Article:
More students get chance to sign up for A.P. classes


Daraius Joseph, a junior at the Marie Curie School for Medicine, Nursing and the Health Professions, wants to become a diagnostician like the main character on the hit T.V. show “House,” which ended last year.

The chances of Daraius reaching that goal could increase as Marie Curie participates in the Department of Education’s (DOE) Advanced Placement Expansion Initiative to introduce more Advanced Placement (A.P.) classes in city schools, especially ones in neighborhoods the DOE described as underserved. Marie Curie will add new classes next year, while other schools including the Bronx School of Law and Finance have already started to offer new A.P. courses.

“I want to be able to finish college early and get my job early,” said Daraius, 16. “I’ll be ahead of the competition.”

He added he plans to take as many A.P. classes as he can next school year. Daraius is currently enrolled in A.P. U.S. History, which Marie Curie offers along with A.P. Biology and English.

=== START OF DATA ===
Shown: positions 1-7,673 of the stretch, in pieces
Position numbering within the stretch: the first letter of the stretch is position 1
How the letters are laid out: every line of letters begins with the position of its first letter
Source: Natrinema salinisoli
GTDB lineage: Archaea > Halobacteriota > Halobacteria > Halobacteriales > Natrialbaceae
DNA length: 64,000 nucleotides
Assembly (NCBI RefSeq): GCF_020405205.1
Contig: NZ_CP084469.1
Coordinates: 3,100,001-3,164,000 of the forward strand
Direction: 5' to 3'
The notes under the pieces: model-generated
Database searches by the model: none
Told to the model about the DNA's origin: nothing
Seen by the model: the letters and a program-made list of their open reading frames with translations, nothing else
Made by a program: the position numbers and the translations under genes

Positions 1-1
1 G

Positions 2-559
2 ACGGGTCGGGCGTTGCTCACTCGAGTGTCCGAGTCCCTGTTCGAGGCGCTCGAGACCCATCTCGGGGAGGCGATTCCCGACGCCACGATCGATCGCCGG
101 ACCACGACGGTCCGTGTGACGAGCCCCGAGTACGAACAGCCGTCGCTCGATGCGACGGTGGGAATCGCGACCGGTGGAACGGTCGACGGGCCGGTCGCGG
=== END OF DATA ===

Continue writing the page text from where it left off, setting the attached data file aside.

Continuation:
Principal Rodney Fisher said the school will analyze students’ Regents Exams results and gauge student interest to determine which A.P. classes it will introduce next fall. 

“We’re excited about the program and teachers are excited with the resources and additional support,” Mr. Fisher said, referring to training offered through the DOE initiative. “Although they see it as a challenge, it is one that they are up for.”

The A.P. Enhancement Initiative calls for new classes in the “STEM” areas of science, technology, engineering and mathematics. The DOE said it will be the first time about 2,500 students at 55 schools around the city will have access to the new classes.

A recent report by the city’s Independent Budget Office found the average white or Asian student goes to a school with twice as many A.P. courses as the average black or Hispanic student.

Marie Curie seems to fit the pattern.

In the 2010-11 school year, 67 percent of the school’s 478 students were Hispanic and 28 percent were black, according to the most recent available accountability and overview report. 

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